Semin Thromb Hemost 2019; 45(01): 036-042
DOI: 10.1055/s-0038-1660481
Review Article
Thieme Medical Publishers 333 Seventh Avenue, New York, NY 10001, USA.

Evaluation of the Utility of von Willebrand Factor Propeptide in the Differential Diagnosis of von Willebrand Disease and Acquired von Willebrand Syndrome

Francesca Stufano
1  Angelo Bianchi Bonomi Hemophilia and Thrombosis Center, Fondazione IRCCS Ca' Granda Ospedale Maggiore Policlinico and Luigi Villa Foundation, Milan, Italy
,
Marco Boscarino
1  Angelo Bianchi Bonomi Hemophilia and Thrombosis Center, Fondazione IRCCS Ca' Granda Ospedale Maggiore Policlinico and Luigi Villa Foundation, Milan, Italy
,
Paolo Bucciarelli
1  Angelo Bianchi Bonomi Hemophilia and Thrombosis Center, Fondazione IRCCS Ca' Granda Ospedale Maggiore Policlinico and Luigi Villa Foundation, Milan, Italy
,
Luciano Baronciani
1  Angelo Bianchi Bonomi Hemophilia and Thrombosis Center, Fondazione IRCCS Ca' Granda Ospedale Maggiore Policlinico and Luigi Villa Foundation, Milan, Italy
,
Alberto Maino
1  Angelo Bianchi Bonomi Hemophilia and Thrombosis Center, Fondazione IRCCS Ca' Granda Ospedale Maggiore Policlinico and Luigi Villa Foundation, Milan, Italy
2  Internal Medicine Unit, Azienda Provinciale per i Servizi Sanitari, Trento, Italy
,
Giovanna Cozzi
1  Angelo Bianchi Bonomi Hemophilia and Thrombosis Center, Fondazione IRCCS Ca' Granda Ospedale Maggiore Policlinico and Luigi Villa Foundation, Milan, Italy
,
Flora Peyvandi
1  Angelo Bianchi Bonomi Hemophilia and Thrombosis Center, Fondazione IRCCS Ca' Granda Ospedale Maggiore Policlinico and Luigi Villa Foundation, Milan, Italy
3  Department of Pathophysiology and Transplantation, Università degli Studi di Milano, Milan, Italy
› Author Affiliations
Further Information

Address for correspondence

Flora Peyvandi, MD, PhD
Angelo Bianchi Bonomi Hemophilia and Thrombosis Center
Fondazione IRCCS Ca' Granda Ospedale Maggiore Policlinico and Luigi Villa Foundation
Milan
Italy   

Publication History

Publication Date:
18 June 2018 (eFirst)

 

Abstract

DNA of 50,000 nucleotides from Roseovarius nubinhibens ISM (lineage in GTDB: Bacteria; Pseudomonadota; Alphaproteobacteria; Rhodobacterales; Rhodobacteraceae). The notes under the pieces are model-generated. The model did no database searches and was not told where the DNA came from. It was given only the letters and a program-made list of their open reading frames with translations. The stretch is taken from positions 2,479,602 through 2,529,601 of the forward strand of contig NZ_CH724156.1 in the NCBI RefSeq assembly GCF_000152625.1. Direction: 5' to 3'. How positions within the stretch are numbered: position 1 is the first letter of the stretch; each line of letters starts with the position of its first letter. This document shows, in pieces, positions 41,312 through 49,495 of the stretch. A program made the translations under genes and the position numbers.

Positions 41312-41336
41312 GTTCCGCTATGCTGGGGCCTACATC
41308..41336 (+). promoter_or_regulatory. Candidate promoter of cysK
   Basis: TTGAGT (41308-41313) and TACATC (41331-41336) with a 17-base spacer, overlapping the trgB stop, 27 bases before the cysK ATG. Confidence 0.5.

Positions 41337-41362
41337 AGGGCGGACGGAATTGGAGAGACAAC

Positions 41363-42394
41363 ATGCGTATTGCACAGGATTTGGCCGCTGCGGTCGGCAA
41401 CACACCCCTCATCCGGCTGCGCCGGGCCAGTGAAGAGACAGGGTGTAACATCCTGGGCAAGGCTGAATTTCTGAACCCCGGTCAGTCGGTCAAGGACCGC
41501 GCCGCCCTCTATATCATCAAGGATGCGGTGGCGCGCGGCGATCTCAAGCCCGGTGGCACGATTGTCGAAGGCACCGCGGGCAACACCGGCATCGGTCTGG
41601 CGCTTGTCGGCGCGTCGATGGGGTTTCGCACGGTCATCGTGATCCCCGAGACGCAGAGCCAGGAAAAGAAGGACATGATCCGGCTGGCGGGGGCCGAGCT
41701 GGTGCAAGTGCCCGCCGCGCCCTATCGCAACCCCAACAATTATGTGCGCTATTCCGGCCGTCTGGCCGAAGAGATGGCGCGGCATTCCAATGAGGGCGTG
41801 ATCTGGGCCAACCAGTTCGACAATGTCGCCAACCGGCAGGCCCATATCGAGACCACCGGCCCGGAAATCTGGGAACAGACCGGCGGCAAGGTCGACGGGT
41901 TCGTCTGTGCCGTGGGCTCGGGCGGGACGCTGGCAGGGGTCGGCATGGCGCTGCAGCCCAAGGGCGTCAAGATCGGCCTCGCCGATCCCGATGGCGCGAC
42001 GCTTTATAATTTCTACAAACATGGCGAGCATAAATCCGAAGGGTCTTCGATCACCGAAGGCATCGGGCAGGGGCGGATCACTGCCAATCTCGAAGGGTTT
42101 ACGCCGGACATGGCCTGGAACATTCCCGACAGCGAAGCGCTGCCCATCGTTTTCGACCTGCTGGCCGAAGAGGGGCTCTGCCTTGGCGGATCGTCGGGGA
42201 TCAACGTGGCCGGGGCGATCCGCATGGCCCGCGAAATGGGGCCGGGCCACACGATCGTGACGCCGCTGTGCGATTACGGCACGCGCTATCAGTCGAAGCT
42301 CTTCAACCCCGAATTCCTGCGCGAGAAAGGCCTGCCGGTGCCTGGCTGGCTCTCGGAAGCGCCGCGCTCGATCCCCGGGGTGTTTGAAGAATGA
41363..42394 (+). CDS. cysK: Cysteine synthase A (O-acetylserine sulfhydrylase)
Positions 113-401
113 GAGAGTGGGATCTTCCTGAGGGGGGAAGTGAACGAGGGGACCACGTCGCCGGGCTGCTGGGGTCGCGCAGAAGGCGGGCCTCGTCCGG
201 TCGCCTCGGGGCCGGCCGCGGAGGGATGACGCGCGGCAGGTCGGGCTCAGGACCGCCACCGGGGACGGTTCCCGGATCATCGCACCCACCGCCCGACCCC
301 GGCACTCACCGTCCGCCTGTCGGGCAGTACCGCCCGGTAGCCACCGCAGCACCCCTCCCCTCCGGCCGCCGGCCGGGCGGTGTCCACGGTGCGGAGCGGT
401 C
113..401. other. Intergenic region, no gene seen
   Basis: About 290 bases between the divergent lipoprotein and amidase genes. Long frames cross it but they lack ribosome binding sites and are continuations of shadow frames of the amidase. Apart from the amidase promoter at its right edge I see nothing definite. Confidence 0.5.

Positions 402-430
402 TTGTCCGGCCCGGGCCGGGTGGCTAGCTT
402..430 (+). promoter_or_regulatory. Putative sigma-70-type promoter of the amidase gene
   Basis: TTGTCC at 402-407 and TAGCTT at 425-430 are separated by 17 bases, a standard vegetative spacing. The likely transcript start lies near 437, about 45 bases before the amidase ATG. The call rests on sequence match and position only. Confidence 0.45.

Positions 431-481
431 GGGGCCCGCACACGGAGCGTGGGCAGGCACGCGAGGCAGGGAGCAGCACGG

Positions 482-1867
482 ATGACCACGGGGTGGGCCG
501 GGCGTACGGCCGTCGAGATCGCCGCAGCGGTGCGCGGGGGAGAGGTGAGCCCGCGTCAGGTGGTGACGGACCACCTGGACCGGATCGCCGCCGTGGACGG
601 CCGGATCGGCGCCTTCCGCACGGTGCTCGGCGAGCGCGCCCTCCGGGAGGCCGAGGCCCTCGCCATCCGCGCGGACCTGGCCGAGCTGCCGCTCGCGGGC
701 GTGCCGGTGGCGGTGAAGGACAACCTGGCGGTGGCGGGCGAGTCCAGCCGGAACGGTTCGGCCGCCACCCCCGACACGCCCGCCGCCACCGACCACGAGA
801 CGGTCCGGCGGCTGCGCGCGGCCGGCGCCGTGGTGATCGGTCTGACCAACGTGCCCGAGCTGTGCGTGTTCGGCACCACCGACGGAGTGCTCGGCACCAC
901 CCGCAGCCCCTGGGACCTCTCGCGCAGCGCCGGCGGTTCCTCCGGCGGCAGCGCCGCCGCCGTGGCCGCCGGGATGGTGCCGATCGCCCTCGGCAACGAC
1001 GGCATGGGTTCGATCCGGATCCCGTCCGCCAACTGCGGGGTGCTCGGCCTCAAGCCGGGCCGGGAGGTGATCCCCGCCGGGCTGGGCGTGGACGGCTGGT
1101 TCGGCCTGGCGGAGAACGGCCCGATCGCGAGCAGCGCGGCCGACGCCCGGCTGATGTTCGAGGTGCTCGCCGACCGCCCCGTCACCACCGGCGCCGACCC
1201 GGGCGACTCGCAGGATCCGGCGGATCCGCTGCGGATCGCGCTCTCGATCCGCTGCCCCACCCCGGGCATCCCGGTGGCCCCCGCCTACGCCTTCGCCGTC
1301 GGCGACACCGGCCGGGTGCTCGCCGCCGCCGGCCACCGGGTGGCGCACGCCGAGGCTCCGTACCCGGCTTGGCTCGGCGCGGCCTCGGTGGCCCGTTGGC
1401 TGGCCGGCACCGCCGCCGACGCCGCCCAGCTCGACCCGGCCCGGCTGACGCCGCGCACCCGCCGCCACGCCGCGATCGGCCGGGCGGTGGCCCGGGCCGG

An increased von Willebrand factor propeptide (VWFpp) to VWF antigen (VWF:Ag) ratio (VWFpp/VWF:Ag) indicates an enhanced clearance of VWF. This finding has been described in von Willebrand disease (VWD) and in acquired von Willebrand syndrome (AVWS). A distinction between these two diseases, one congenital and the other acquired, is primarily based on family and personal history of bleeding. However, if this information is scanty, the diagnosis might be challenging due to the lack of an effective diagnostic biomarker. In this cross-sectional study, we assessed the ability of VWFpp/VWF:Ag for the differential diagnosis between VWD and AVWS. VWFpp/VWF:Ag was measured in a group of 153 patients (125 with VWD and 28 with AVWS). Most patients with AVWS and VWD showed an increased VWFpp/VWF:Ag, although to variable degrees. A marked increase of VWFpp/VWF:Ag was mainly associated with the diagnosis of AVWS and VWD type 1 Vicenza. A receiver operating characteristic curve was used to identify the optimal cutoff of VWFpp/VWF:Ag for discrimination of patients with a modestly increased (most VWD cases) versus those with a markedly increased clearance (AVWS and VWD type 1 Vicenza), and this cutoff was identified at the value of 3.9 (sensitivity: 0.70, specificity: 0.97). The ROC curve sorting from a logistic model containing VWFpp/VWF:Ag, age, and sex had an area under the curve (AUC) of 0.88 (95% confidence interval: 0.80–0.95). A subsequent molecular evaluation discriminated VWD type 1 Vicenza from AVWS. In conclusion, VWFpp/VWF:Ag appears helpful to discriminate patients with a markedly increase VWF clearance (AVWS or VWD type 1 Vicenza) from those with a modestly increased clearance (most VWD patients).